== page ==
(Emphases added) As the italicized language above makes clear, using a registered trademark in a way that is “likely to cause confusion, to cause mistake, or to deceive” is a violation of the statute, and can be remedied by an action brought by the registrant. Sec. 1125(a) states the infringement cause of action for unregistered trademarks:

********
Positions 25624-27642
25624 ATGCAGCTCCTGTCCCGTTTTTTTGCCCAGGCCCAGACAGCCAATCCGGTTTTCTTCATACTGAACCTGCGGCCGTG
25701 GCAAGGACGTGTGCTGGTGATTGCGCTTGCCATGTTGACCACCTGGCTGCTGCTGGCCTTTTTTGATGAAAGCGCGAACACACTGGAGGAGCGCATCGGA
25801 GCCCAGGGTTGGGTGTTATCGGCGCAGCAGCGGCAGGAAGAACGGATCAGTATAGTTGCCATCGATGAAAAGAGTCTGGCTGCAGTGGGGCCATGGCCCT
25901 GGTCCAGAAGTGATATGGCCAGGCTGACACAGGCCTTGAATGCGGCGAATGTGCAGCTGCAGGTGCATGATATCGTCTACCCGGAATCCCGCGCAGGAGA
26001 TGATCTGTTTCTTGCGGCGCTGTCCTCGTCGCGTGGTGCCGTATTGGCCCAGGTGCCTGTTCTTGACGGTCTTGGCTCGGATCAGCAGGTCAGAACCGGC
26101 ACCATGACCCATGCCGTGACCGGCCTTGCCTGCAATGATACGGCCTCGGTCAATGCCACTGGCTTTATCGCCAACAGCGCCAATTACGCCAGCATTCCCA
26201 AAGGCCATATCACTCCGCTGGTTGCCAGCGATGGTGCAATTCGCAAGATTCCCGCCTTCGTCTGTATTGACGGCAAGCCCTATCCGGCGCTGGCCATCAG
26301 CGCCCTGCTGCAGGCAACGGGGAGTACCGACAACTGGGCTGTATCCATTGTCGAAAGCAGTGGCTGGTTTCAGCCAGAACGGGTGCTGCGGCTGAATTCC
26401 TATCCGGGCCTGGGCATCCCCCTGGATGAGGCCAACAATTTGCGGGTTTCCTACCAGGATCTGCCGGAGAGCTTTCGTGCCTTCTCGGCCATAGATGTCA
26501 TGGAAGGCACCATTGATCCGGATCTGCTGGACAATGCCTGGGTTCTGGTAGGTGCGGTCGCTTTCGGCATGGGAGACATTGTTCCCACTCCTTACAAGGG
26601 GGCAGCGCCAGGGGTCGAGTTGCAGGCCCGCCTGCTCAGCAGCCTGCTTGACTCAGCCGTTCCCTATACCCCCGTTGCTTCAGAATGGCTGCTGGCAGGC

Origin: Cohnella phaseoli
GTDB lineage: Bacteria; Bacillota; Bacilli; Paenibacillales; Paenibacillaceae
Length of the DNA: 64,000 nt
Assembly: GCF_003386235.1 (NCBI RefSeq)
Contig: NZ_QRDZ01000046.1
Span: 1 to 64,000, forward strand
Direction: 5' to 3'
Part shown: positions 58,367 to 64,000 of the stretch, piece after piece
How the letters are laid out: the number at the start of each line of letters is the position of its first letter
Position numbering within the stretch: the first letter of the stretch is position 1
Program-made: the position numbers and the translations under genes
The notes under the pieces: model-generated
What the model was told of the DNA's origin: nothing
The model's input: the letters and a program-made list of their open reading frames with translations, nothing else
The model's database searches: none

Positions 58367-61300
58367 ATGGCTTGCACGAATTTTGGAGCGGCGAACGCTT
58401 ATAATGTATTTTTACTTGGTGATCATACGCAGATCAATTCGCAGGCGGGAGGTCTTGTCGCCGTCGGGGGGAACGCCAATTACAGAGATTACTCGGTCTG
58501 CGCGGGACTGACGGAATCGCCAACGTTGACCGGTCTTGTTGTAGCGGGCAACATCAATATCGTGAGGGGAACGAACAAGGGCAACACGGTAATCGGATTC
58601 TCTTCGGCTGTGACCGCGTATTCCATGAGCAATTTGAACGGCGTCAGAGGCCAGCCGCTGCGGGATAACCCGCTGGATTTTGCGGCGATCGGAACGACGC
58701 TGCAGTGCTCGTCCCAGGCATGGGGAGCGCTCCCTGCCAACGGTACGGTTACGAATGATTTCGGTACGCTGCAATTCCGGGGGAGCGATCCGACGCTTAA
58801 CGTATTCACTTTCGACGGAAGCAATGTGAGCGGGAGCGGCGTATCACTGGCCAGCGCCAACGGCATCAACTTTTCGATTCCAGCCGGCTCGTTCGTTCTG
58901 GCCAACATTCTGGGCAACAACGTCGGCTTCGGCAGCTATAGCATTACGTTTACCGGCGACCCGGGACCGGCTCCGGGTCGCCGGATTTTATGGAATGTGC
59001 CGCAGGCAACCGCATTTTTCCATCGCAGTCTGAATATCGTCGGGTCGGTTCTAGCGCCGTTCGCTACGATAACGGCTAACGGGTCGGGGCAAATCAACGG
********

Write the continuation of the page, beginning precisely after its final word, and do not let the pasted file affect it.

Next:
Any person who, on or in connection with any goods or services, or any container for goods, uses in commerce any word, term, name, symbol, or device, or any combination thereof, or any false designation of origin, false or misleading description of fact, or false or misleading representation of fact, which— (A) is likely to cause confusion, or to cause mistake, or to deceive as to the affiliation, connection, or association of such person with another person, or as to the origin, sponsorship, or approval of his or her goods, services, or commercial activities by another person . . . shall be liable in a civil action by any person who believes that he or she is or is likely to be damaged by such act.